As you have only given us two closeups of part of the plant, I won't chase the ID any further. I believe it to fit in the Ligustrum genus. You could bemuse us with pictures of the WHOLE plant, and then further images of branches, stems, flowers, fruit, leaves (upper and underside), lenticels, petioles, stipules, glands, and degree of hairiness.

https://garden.org/plants/sear...
John
North East USA
PlantlyChallenged
Jun 16, 2021 11:15 AM CST
Thank you ViburnumValley, all good points.

Regarding the scent. I agree that scent is in the nose of the beholder. But I would be shocked if anyone found the clearly floral scent of this plant to be repulsive or reminiscent of some of the things that some other plants discussed here apparently are. It is distinctively floral ... maybe in a slightly musky kind of way like a perfume, but I can't see anyone interpreting it as repulsive.

I can't get a good shot of this particular plant because it is gigantic and also growing under and into a larger evergreen tree. So its margins are obscured by the other tree. But I have another one elsewhere that I keep trimmed that I should be able to provide a shot of and will do so time permitting.

With regard to the other details, I'm not sure how much I can provide except I assume you are talking about a better closeup of the leaves, flowers and branches. I can give that a try but not sure how well it will come out. There was mention of distinctive wart like bumps on a Chinese Privet in the articles I read. I am not sure that these have those bumps. There are little protrusions that look like they are trying to become shoots off of the branches, but I don't think they fit that description. So you may be right, it might be some related species.



[Last edited by PlantlyChallenged - Jun 16, 2021 11:16 AM (+)]
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North East USA
PlantlyChallenged
Jun 16, 2021 1:15 PM CST
Darn!

Went outside to get a pic of the other one. Looked like a good time to take it so I went inside to get my phone. By the time I got back out, my neighbor parked her car directly in front of the thing on the street! URRRRR. So I can't get a good shot of it.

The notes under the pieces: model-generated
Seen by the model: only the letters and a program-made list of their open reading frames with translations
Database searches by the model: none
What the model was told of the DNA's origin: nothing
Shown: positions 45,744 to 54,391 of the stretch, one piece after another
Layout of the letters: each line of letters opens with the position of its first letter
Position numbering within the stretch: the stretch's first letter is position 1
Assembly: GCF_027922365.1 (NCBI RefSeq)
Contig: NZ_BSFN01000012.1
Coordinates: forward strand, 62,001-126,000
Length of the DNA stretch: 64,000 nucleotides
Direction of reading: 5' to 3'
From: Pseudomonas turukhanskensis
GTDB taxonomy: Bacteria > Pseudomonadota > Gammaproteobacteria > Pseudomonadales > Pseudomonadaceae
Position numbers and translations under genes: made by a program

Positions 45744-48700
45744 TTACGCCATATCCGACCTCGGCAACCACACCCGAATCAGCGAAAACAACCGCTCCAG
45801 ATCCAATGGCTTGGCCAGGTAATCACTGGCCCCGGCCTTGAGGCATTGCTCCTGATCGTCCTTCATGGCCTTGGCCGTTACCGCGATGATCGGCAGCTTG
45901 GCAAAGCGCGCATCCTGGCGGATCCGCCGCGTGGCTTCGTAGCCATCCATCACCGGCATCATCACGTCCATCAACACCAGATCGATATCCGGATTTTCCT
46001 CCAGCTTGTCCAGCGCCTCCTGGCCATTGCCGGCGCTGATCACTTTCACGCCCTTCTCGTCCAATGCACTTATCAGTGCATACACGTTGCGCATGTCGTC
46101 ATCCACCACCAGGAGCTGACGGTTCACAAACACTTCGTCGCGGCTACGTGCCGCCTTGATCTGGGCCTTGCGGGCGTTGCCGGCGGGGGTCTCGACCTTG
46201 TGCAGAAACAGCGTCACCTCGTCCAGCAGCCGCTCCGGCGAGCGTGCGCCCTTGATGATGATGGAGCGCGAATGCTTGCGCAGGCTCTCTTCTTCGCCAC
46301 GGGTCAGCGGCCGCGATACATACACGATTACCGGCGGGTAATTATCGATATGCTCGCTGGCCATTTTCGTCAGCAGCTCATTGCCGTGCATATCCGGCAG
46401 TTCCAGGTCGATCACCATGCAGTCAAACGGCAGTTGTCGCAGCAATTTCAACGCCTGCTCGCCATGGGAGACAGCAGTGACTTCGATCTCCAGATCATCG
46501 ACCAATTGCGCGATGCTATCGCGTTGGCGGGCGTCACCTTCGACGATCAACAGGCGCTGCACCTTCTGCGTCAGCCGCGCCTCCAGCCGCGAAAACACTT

I do want to take exception though to the idea that it is ugly. If it is trimmed, like that one is I think it is quite beautiful... especially when it is in bloom like this. I live near the ocean in the northeast US. So there is usually a nice breeze here. It reacts very nicely to that and I think it looks quite good (understanding that is also a matter of taste). I'll admit that my eye is about as weak as it gets at the art of aesthetic valuation. I'm a lot better at valuing corporations. But my 92 year old mother called it "pretty" a few days ago so how bad can it be?
North East USA
PlantlyChallenged
Jun 17, 2021 11:14 AM CST
Here is the wide shot...


Thumb of 2021-06-17/PlantlyChallenged/b489a8

On the immediate left of the subject there is a Rose of Sharon.

70 year old Arborvitaes that my father planted on the right which surround the property.

[Last edited by PlantlyChallenged - Jun 17, 2021 11:17 AM (+)]
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Name: John
Scott County, KY (Zone 5b)
You can't have too many viburnums..
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ViburnumValley
Jun 18, 2021 12:46 PM CST
It is hard to say a plant in flower is ugly; I'll grant you that.

I believe disparaging comments come easier from those who have experienced more of the negative aspects of how some introduced and invasive exotic plants BEHAVE. The Privet clan is unfortunately far too well known for its ease of distribution via animal/bird consumption of the copious fruit, depositing by droppings, and then nigh on every one germinating - oftentimes in natural areas where no one is available to weed them out. Once there, they reproduce unimpeded and overwhelm the native systems since there are few/no natural enemies or controls. THAT is ugly behavior, pretty or not.

Back to ID. Since you are already pruning these plants, cut off a nice sized chunk, lay it down somewhere in that pleasant coastal sunshine, and photo the dickens out of it. You should be able to corral a closeup of everything I listed, and possibly some more I didn't. Since the one you've shown is sheared, that doesn't help sort it out by habit or form. You might be surprised at how much some of us old codgers can ID from situations where you may not imagine it possible. Go ahead and let us decide about what you photo of the plant that is consorting with the conifer. Many times, the unadulterated form/behavior of a plant growing like that is enough to separate similar species. Not always, but sometimes.

I'm appreciating the 70 year old Thuja sp. That must be quite a landscape to treasure.
John